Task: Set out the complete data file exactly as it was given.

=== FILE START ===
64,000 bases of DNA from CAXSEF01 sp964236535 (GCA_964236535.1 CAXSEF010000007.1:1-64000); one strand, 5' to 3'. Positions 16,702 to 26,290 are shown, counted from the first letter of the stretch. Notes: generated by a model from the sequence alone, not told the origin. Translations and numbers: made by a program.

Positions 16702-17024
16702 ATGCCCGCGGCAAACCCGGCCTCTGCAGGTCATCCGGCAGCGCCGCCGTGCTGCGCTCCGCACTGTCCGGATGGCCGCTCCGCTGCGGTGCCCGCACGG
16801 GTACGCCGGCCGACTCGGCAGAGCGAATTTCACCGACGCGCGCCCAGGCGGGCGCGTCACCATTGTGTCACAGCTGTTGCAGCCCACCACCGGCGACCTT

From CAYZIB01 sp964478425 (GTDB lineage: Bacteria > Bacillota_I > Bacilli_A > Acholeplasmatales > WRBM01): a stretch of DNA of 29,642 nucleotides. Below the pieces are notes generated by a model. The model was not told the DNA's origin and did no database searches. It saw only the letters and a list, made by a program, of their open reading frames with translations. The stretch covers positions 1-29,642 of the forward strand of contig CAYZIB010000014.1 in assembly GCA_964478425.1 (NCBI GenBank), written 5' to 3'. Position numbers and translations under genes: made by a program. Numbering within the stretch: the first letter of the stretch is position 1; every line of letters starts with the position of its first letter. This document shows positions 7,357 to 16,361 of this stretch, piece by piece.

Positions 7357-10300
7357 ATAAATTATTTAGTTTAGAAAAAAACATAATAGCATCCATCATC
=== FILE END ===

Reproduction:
64,000 bases of DNA from CAXSEF01 sp964236535 (GCA_964236535.1 CAXSEF010000007.1:1-64000); one strand, 5' to 3'. Positions 16,702 to 26,290 are shown, counted from the first letter of the stretch. Notes: generated by a model from the sequence alone, not told the origin. Translations and numbers: made by a program.

Positions 16702-17024
16702 ATGCCCGCGGCAAACCCGGCCTCTGCAGGTCATCCGGCAGCGCCGCCGTGCTGCGCTCCGCACTGTCCGGATGGCCGCTCCGCTGCGGTGCCCGCACGG
16801 GTACGCCGGCCGACTCGGCAGAGCGAATTTCACCGACGCGCGCCCAGGCGGGCGCGTCACCATTGTGTCACAGCTGTTGCAGCCCACCACCGGCGACCTT

From CAYZIB01 sp964478425 (GTDB lineage: Bacteria > Bacillota_I > Bacilli_A > Acholeplasmatales > WRBM01): a stretch of DNA of 29,642 nucleotides. Below the pieces are notes generated by a model. The model was not told the DNA's origin and did no database searches. It saw only the letters and a list, made by a program, of their open reading frames with translations. The stretch covers positions 1-29,642 of the forward strand of contig CAYZIB010000014.1 in assembly GCA_964478425.1 (NCBI GenBank), written 5' to 3'. Position numbers and translations under genes: made by a program. Numbering within the stretch: the first letter of the stretch is position 1; every line of letters starts with the position of its first letter. This document shows positions 7,357 to 16,361 of this stretch, piece by piece.

Positions 7357-10300
7357 ATAAATTATTTAGTTTAGAAAAAAACATAATAGCATCCATCATC